Fifty years ago, if a Baptist congregation in the South was suggesting becoming Open & Affirming, they’d have been referring to their willingness to accept African Americans as fellow children of God, and allowing the racial integration of their church. Twenty five years ago, Open & Affirming would have represented the Baptist church’s welcoming of single mothers, divorcees and former Catholics into membership. Just fifteen years ago, it would have meant ordaining women into ministry and affirming their God-given call to preach and lead in worship. Today, the phrase, Open & Affirming, is most often equated with the welcoming and acceptance of LGBTQ (Lesbian, Gay, Bisexual, Transgendered and Questioning) people into the church.
To better understand the excruciatingly slow progress of the Baptist Church in regards to the afore mentioned issues it’s important to know a few things. Although many Christian denominations are governed by a series of central bodies, Baptists are not. Each congregation holds its own autonomy, centered on the Baptist tenet of the priesthood of all believers. This means that each person is capable of deciphering God’s will for their lives and therefore, each congregation is as well. Led by God in this autonomy, some Baptist churches are light years ahead of sister congregations in terms of their Open & Affirming stance of LGBTQ folk. I’m fortunate enough to be a member of one of those very congregations.
Highland Baptist Church, of Louisville, Kentucky, is one of the most progressive churches in the South. The staff and community of faith have committed themselves to embodying the message of “Open & Affirming” which resonates throughout a region where LGBTQ folk have been shunned, condemned and spiritually butchered by religious communities for centuries. By fully welcoming and affirming LGBTQ people into Highland Baptist, our church continues to give a faithful witness to what “welcome” means in God’s terms. People from across the nation have been inspired and encouraged by the uninhibited love, embodied in the welcoming of Highland Baptist to all of God’s children. The church has and continues to endure heavy criticism by less welcoming faith communities but Highland Baptist’s commitment to love will not be shaken.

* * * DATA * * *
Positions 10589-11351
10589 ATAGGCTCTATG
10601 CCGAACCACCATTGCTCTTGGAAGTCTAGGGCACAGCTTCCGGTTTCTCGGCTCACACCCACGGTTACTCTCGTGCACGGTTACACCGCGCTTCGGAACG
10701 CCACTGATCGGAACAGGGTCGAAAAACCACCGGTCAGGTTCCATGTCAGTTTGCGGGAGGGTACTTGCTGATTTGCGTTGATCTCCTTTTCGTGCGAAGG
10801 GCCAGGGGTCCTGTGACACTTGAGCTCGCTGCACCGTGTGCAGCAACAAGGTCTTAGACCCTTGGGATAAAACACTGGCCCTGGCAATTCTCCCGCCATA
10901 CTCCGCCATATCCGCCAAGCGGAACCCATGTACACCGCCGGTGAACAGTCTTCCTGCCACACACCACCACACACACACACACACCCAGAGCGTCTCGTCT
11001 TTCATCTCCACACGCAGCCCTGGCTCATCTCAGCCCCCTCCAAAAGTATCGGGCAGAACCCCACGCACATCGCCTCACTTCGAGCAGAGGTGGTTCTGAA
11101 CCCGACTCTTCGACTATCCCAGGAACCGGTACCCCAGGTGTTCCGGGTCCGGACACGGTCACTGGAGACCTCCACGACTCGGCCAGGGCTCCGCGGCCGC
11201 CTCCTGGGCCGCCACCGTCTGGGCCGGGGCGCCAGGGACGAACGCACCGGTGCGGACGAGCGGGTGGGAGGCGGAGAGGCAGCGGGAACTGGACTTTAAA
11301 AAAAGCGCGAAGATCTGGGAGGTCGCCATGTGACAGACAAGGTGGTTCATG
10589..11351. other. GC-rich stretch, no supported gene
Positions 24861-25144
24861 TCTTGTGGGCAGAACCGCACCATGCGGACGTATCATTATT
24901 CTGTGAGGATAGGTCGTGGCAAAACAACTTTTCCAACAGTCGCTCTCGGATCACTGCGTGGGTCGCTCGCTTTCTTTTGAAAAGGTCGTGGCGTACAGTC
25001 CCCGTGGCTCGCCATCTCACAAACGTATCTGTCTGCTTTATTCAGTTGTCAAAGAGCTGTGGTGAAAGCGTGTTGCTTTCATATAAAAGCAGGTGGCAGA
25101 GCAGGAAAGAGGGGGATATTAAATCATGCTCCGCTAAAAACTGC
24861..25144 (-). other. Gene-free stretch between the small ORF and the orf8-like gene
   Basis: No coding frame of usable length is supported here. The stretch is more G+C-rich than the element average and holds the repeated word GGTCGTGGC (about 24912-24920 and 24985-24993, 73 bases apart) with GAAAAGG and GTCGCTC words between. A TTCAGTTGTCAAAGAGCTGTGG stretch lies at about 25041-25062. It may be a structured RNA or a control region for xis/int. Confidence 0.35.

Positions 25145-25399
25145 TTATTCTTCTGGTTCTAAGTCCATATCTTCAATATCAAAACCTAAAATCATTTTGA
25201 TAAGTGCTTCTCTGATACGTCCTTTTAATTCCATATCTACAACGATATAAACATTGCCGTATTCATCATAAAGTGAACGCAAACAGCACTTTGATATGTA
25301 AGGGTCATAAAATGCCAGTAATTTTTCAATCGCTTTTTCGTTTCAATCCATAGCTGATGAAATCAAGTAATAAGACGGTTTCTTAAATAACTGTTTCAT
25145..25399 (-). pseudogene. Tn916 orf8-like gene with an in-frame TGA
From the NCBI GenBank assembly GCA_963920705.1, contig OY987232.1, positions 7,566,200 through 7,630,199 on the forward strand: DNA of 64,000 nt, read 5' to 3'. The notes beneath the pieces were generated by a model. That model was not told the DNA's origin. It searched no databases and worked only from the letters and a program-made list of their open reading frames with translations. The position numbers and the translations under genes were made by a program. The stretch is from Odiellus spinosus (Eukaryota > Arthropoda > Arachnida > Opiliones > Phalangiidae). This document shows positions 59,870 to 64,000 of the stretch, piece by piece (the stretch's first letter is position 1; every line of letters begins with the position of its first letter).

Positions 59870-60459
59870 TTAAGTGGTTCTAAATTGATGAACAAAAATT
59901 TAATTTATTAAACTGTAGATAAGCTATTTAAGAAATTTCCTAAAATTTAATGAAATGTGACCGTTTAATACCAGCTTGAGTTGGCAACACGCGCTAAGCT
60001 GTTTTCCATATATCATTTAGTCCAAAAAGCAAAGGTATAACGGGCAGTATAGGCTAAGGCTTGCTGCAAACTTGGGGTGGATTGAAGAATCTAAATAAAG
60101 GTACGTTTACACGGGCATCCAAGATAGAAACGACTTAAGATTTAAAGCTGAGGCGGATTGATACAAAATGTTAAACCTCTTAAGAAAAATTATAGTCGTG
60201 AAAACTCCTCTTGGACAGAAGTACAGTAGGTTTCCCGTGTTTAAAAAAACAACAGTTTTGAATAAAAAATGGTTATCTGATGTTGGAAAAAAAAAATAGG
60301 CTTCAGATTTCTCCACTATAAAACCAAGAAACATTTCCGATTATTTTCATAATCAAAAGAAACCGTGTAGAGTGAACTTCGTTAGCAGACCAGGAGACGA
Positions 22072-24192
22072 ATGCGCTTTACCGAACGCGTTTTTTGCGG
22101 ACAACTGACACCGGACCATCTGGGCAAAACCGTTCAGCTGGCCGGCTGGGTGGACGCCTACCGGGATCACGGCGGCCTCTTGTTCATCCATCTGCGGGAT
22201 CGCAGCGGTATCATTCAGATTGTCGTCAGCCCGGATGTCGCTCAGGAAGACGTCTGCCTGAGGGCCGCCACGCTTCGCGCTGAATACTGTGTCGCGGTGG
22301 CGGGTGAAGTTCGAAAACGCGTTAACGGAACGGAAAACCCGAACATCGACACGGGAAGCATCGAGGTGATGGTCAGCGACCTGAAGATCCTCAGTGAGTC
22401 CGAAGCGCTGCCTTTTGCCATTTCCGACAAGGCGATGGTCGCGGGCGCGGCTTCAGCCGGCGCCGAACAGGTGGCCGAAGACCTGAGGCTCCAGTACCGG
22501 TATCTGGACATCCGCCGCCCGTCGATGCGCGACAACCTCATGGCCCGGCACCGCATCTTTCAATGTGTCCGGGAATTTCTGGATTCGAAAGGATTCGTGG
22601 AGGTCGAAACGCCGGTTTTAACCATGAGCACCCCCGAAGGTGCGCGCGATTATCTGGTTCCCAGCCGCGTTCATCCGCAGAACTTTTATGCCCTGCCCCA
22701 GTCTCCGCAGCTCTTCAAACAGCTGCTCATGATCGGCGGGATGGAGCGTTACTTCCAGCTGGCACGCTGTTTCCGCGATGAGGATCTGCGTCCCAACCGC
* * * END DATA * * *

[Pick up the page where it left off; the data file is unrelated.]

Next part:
On a more personal note, the loving witness of my church has revealed the life-changing truth that I‘ve ALWAYS been welcomed at God’s table. Tears come as I write this because for LGBTQ people of faith, the affirmation that God has loved us from the moment we were created is so revolutionary that many of us are not sure how to respond at first. Years of religious condemnation, bigotry and exclusion have left us gun-shy and weary of any gesture from the church, whether it’s genuinely welcoming or not. Our hearts simply can’t bear one more rejection, yet God’s hand remains outstretched to us, beckoning us home to take our place at the supper table. “Come sit down, son”, I hear God saying to me, “Do you know that I love you more than you could ever imagine? Don’t you ever, ever forget that.” This is the essence of welcome.
In conclusion, let me testify to how a church’s welcome can change a life. Highland Baptist’s love and affirmation enabled me to fully embrace the call to ministry God had placed on my heart at a young age. It was something that terrified me, considering I was both gay and a Baptist. Yet isn’t it funny how often God’s mysteriousness intertwines such seemingly paradoxical terms? Through the prayer and encouragement of the church, I enrolled in Seminary and was ordained two years later in May of 2012. Currently, I lead True Colors at Highland Baptist which is a welcoming and affirming ministry for LGBTQ folk in our community. We are busy embodying God’s welcome and witnessing to its miraculous ability to heal with inclusive and abundant love.